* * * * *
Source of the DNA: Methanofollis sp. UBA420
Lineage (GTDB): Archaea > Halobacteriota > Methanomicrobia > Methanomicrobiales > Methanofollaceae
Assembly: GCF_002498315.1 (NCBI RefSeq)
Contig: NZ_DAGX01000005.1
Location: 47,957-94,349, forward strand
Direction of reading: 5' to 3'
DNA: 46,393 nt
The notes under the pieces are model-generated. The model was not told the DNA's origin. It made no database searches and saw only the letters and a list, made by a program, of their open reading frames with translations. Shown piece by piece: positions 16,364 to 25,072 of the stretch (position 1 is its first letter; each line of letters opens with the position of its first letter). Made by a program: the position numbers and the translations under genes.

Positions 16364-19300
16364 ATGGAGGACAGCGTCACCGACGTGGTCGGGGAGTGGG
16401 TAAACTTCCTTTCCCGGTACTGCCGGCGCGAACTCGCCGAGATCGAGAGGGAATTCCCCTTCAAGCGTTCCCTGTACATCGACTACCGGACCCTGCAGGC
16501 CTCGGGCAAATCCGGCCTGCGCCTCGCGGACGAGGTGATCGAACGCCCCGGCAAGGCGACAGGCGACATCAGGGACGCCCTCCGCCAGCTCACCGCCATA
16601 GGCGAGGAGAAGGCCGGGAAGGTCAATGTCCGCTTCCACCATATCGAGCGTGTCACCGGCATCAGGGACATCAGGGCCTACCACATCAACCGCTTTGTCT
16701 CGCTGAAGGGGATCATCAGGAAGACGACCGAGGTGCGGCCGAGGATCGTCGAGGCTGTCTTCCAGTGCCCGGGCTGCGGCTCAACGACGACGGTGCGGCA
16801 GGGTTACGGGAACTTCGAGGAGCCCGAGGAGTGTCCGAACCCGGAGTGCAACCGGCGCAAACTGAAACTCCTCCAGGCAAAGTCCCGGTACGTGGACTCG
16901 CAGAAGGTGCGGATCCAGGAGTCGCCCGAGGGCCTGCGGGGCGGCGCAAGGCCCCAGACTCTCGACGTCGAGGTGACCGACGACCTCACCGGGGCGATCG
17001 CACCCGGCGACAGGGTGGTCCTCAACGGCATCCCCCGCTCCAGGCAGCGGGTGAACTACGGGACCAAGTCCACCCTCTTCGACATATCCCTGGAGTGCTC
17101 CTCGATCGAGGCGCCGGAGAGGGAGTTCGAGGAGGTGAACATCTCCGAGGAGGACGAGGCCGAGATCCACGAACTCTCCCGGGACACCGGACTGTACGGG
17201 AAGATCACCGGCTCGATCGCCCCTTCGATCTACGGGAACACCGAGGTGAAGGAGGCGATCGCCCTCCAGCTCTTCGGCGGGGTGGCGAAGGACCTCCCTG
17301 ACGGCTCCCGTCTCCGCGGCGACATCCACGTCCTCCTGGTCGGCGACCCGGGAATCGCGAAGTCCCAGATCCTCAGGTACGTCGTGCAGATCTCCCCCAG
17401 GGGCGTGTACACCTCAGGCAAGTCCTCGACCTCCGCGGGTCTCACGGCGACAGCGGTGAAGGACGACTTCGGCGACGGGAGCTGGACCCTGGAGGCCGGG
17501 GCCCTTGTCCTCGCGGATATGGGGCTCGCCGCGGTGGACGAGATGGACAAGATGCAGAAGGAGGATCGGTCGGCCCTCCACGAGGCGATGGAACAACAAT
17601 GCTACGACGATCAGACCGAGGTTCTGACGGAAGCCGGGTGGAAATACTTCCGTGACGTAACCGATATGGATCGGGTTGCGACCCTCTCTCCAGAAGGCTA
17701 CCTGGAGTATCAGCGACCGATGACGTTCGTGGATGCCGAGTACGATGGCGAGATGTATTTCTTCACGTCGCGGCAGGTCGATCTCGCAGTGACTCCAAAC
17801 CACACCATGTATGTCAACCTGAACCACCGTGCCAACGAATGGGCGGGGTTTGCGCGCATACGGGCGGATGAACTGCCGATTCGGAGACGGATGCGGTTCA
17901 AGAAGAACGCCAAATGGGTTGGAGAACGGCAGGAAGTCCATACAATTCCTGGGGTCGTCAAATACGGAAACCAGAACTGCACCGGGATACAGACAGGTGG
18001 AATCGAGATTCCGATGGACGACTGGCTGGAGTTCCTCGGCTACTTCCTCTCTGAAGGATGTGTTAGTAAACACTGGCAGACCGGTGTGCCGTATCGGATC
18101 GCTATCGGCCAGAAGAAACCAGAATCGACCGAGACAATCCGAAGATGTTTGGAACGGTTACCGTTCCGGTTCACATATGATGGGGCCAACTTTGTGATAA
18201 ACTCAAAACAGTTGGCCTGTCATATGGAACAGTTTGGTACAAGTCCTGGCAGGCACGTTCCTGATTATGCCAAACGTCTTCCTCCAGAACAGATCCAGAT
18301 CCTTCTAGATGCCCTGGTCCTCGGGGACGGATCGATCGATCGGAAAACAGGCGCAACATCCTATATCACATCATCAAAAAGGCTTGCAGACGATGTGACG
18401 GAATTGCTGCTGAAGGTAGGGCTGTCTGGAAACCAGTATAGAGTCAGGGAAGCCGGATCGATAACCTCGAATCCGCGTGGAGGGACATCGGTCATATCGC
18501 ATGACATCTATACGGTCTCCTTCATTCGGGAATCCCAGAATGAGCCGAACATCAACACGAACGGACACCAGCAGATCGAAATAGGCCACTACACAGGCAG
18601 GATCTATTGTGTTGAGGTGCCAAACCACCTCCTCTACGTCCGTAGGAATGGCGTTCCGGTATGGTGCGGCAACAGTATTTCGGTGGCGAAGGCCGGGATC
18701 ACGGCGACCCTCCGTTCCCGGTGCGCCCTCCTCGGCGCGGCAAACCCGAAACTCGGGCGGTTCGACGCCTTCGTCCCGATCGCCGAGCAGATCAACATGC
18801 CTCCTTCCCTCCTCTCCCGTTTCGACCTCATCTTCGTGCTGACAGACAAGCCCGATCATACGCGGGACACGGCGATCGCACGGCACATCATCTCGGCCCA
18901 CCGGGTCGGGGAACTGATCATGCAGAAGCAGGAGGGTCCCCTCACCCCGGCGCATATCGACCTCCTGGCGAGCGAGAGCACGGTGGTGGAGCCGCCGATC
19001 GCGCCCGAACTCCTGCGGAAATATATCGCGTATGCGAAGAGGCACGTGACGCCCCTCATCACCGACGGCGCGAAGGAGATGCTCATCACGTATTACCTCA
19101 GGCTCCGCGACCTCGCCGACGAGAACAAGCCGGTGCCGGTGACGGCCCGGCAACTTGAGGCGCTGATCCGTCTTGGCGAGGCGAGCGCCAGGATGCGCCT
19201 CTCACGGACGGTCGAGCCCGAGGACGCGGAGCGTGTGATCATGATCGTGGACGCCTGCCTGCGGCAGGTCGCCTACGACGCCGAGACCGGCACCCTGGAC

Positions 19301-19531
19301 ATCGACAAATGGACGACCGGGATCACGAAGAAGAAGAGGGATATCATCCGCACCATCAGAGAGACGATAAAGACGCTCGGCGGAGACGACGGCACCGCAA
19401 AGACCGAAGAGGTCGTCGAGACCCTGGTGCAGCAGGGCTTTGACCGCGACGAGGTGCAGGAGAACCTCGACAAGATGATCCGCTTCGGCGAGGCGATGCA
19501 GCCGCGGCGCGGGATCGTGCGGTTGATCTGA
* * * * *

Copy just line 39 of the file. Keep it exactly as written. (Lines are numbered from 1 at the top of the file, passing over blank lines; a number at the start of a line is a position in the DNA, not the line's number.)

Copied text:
19201 CTCACGGACGGTCGAGCCCGAGGACGCGGAGCGTGTGATCATGATCGTGGACGCCTGCCTGCGGCAGGTCGCCTACGACGCCGAGACCGGCACCCTGGAC